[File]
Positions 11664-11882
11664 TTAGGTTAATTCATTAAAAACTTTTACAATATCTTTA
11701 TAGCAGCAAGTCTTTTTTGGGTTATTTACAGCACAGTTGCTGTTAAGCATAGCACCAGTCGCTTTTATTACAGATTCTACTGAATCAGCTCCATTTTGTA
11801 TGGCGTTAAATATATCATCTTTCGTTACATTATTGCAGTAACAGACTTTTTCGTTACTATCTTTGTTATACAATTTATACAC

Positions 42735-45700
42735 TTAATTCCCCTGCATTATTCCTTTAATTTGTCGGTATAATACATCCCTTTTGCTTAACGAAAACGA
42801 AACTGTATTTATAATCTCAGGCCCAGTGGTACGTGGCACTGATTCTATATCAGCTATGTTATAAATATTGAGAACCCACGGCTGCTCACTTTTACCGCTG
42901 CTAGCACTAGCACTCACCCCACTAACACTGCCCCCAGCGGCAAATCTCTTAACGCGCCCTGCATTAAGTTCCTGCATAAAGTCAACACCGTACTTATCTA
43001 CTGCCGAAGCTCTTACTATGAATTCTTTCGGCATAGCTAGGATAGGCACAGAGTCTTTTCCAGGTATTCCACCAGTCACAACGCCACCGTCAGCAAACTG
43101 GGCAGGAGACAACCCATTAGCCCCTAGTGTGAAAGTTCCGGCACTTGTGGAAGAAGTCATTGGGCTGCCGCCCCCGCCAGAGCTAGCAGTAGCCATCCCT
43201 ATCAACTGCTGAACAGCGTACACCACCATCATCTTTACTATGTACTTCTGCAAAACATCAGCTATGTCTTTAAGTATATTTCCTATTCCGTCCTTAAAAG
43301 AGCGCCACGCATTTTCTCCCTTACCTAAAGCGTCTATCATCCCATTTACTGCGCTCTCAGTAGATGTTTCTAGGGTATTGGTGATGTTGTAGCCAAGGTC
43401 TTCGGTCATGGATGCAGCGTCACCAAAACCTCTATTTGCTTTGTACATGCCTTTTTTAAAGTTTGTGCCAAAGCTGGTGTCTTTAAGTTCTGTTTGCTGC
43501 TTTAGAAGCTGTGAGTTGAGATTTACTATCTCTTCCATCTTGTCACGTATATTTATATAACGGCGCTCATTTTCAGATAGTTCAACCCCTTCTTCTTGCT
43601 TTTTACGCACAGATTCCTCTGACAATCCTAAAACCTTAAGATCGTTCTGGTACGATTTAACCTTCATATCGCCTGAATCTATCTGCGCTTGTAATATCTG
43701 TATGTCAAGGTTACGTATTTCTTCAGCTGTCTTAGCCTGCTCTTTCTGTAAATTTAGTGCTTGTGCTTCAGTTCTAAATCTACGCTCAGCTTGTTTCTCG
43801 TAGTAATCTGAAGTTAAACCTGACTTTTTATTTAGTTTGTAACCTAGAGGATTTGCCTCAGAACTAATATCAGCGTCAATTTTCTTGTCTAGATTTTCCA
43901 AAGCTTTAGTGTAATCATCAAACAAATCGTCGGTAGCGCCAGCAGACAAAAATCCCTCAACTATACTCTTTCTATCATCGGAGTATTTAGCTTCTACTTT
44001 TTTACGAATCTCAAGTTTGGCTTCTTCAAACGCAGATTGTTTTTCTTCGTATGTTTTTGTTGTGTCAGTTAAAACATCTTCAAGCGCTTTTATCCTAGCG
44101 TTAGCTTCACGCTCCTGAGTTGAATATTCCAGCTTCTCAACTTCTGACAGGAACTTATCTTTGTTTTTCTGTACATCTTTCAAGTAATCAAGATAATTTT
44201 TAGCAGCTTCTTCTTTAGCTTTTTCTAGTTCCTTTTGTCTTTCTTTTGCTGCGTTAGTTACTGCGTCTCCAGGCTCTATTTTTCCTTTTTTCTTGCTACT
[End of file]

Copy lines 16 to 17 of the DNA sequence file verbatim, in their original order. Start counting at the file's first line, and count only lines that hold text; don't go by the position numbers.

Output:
43701 TATGTCAAGGTTACGTATTTCTTCAGCTGTCTTAGCCTGCTCTTTCTGTAAATTTAGTGCTTGTGCTTCAGTTCTAAATCTACGCTCAGCTTGTTTCTCG
43801 TAGTAATCTGAAGTTAAACCTGACTTTTTATTTAGTTTGTAACCTAGAGGATTTGCCTCAGAACTAATATCAGCGTCAATTTTCTTGTCTAGATTTTCCA